A terrifying moment seemingly straight out of Jaws has been captured on video, as fisherman watched a 16-foot great white shark circle their boat for 20 minutes, before it attacked their bait bag.
The incident took place in the waters off Cape May on the South Jersey coast, near 27 mile wreck, the site of a World War II shipwreck, MailOnline reports. Fisherman Steve Clark, who owns the 35-foot boat that encountered the shark, said he saw the animal first, and was surprised at its appearance:
"Obviously, I was a little bit stunned. I didn't say anything to anybody, I was looking at it, trying to process the information, cause it was quite a big fish."
The shark, which Clark estimates weighed almost a ton, circled the boat for 20 minutes, at one point "gnawing" on the boat's outboard motor, CBS Philly reports. According to Clark, the shark kept passing under the boat, looking out of the water at the fisherman as it circled the vessel. The most harrowing moment of the encounter came when the great white attacked a bait-filled chum basket that was hanging off the side of the boat. The shark ripped the bait bag away from the boat and made off with its contents. The chum bag was in place to attract mako sharks, which the group of friends were fishing for. Instead, it served to entice the great white.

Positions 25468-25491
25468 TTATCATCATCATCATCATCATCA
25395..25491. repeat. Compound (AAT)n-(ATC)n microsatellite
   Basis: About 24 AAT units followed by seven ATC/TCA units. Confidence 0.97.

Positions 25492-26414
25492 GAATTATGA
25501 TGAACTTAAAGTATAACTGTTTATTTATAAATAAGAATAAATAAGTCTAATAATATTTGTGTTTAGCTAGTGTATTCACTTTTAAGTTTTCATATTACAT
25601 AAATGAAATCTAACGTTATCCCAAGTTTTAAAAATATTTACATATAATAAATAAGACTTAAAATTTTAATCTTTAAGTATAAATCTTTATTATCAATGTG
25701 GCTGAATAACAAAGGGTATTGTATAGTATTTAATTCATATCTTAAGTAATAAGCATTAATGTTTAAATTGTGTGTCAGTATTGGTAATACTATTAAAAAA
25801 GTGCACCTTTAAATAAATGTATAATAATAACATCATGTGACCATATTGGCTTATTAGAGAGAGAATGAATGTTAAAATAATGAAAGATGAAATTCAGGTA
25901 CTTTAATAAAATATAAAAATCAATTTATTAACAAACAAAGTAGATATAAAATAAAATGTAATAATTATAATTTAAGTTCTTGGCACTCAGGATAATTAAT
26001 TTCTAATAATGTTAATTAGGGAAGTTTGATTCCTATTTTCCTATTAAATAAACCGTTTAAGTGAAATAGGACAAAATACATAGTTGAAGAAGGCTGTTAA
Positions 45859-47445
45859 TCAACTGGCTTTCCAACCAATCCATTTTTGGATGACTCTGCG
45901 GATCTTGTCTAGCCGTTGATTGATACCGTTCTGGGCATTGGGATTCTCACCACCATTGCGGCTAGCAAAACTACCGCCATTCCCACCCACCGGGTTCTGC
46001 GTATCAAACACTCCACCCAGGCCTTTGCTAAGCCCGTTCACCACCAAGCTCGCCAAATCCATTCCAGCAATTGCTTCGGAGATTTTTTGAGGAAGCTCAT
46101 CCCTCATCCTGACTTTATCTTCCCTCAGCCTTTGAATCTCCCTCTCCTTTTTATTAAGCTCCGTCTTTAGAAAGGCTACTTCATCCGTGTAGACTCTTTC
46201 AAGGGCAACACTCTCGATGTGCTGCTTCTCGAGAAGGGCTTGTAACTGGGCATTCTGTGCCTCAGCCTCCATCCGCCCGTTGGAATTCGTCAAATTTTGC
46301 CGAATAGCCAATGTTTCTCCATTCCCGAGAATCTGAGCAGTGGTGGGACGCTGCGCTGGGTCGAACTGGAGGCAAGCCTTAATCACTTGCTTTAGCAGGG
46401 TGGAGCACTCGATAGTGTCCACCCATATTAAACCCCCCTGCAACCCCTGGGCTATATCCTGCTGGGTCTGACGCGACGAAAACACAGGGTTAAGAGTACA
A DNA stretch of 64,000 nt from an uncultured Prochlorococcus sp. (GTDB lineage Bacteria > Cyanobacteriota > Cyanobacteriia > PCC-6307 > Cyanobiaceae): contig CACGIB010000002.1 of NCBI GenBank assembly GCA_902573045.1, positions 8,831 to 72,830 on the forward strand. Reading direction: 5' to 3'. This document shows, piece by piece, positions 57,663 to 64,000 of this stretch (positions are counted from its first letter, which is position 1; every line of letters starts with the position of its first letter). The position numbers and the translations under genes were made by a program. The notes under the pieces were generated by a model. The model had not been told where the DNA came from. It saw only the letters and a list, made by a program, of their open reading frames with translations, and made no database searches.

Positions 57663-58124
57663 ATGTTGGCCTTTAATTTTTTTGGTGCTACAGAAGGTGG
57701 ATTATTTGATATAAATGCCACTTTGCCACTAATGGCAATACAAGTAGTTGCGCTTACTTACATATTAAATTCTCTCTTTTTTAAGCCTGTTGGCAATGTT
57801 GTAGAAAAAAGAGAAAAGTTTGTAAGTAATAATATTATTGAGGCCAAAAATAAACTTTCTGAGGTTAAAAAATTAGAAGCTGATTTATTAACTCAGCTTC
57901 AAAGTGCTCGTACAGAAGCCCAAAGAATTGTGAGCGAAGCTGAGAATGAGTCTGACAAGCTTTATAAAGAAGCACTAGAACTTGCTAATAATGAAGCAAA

The population of great white sharks is currently surging off the eastern coast of the U.S., as The Inquisitr has reported. While growth in the species' numbers has been acknowledged by scientists, they reiterate that there is often little to fear from great whites, which attack humans far less frequently than is generally believed. Shark attacks are exceedingly rare, with only 106 unprovoked white shark attacks taking place in U.S. waters since 1916, according to the University of Florida. Of those attacks, only 13 proved to be fatal.
Clark, of Avalon, New Jersey, and his friends are no strangers to sharks. They work with the National Oceanic and Atmospheric Administration (NOAA), as part of an initiative called the Apex Predator Program. As part of the program, the group has worked to tag sharks in the Atlantic off the Jersey coast. Clark told NBC Philadelphia that sighting a great white at this time of the year isn't uncommon, adding that he usually sees at least one such shark a year. Clark also pointed out that he is able to differentiate between the sharks by their teeth.
Video of the encounter with the great white shark was uploaded to the internet, where it has since gone viral.
[Images via MailOnline]